Table 2.4. General options: available for ipa-server-install and ipa-replica-install


-d, --debug

Enables debug logging for more verbose output.

-U, --unattended

Enables an unattended installation session that does not prompt for user input.

The fully-qualified domain name of the IdM server machine. Only numbers, lowercase alphabetic characters, and hyphens (-) are allowed.


Specifies the IP address of the server. This option only accepts IP addresses associated with the local interface.

--dirsrv-config-file <LDIF_file_name>

The path to an LDIF file used to modify the configuration of the directory server instance.


The name of the LDAP server domain to use for the IdM domain. This is usually based on the IdM server’s hostname.

-p <directory_manager_password>

The password of the superuser, cn=Directory Manager, for the LDAP service.

-a <ipa_admin_password>

The password for the admin IdM administrator account to authenticate to the Kerberos realm. For ipa-replica-install, use -w instead.


The name of the Kerberos realm to create for the IdM domain in uppercase, such as EXAMPLE.COM. For ipa-replica-install, this specifies the name of a Kerberos realm of an existing IdM deployment.


Tells the installation script to set up a DNS service within the IdM domain.


Install and configure a CA on this replica. If a CA is not configured, certificate operations are forwarded to another replica with a CA installed. For ipa-server-install, a CA is installed by default and you do not need to use this option.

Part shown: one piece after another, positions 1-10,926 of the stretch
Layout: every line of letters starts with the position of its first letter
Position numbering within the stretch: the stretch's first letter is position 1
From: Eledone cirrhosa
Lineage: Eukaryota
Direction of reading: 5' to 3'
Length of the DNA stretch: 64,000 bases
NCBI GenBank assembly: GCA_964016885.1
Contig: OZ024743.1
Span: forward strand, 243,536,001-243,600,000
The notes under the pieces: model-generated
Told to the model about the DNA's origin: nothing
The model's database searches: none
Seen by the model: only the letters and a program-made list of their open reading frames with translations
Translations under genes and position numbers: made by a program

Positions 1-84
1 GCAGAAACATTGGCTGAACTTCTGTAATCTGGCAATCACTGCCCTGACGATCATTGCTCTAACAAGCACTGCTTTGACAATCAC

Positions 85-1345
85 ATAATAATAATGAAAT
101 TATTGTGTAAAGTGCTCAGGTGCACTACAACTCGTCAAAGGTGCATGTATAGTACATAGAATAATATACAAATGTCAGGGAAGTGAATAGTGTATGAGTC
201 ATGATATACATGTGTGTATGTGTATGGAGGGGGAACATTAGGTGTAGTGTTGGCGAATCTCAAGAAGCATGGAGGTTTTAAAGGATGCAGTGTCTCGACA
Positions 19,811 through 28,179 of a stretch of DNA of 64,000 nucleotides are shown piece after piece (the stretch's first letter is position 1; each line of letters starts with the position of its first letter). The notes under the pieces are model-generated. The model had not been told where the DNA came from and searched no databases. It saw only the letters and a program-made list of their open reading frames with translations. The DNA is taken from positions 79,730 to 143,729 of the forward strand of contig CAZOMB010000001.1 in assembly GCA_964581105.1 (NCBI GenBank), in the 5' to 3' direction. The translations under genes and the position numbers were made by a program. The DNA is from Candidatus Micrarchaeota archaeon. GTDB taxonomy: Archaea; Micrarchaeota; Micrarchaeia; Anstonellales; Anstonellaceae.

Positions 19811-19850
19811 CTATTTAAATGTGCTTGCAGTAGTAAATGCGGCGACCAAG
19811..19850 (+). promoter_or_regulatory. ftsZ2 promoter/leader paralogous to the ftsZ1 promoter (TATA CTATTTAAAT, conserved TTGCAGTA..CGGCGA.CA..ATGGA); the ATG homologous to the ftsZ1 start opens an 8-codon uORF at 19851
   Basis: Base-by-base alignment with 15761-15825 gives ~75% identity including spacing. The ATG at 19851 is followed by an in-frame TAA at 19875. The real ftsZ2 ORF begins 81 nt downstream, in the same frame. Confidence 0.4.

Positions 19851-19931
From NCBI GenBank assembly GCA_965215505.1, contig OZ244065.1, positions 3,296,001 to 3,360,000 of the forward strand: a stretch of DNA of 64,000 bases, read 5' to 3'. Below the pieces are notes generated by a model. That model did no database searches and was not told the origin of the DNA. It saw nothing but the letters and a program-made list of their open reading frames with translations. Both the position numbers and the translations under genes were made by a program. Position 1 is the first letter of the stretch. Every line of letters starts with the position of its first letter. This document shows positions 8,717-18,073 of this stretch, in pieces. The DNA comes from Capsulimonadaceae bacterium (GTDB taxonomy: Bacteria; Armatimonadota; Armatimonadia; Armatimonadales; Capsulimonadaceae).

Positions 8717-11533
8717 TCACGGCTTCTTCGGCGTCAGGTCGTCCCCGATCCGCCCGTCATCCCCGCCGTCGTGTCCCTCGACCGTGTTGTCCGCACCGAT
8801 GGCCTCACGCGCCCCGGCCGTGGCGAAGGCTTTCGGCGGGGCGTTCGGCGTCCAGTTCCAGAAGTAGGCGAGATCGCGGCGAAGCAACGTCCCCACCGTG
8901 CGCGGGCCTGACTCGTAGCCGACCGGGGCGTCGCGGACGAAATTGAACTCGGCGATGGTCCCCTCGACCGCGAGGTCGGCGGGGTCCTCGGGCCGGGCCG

Table 2.5. CA options: available for ipa-ca-install and ipa-server-install



Specifies the CA certificate subject Distinguished Name (default: CN=Certificate Authority,O=REALM.NAME). Relative Distinguished Names (RDN) are in LDAP order, with the most specific RDN first.


Specifies the subject base for certificates issued by IdM (default O=REALM.NAME). Relative Distinguished Names (RDN) are in LDAP order, with the most specific RDN first.


Generates a certificate signing request to be signed by an external CA.


Specifies the signing algorithm of the IdM CA certificate. Possible values are SHA1withRSA, SHA256withRSA, SHA512withRSA . The default is SHA256withRSA. Use this option with --external-ca if the external CA does not support the default signing algorithm.

Table 2.6. DNS options: available for ipa-dns-install, or for ipa-server-install and ipa-replica-install when using --setup-dns



Specifies a DNS forwarder to use with the DNS service. To specify more than one forwarder, use this option multiple times.


Uses root servers with the DNS service instead of forwarders.


Does not create a reverse DNS zone when the DNS domain is set up. If a reverse DNS zone is already configured, then that existing reverse DNS zone is used.

If this option is not used, then the default value is true. This instructs the installation script to configure reverse DNS.

Additional resources

  • ipa-server-install(1) man page
  • ipa-replica-install(1) man page
  • ipa-dns-install(1) man page
  • ipa-ca-install(1) man page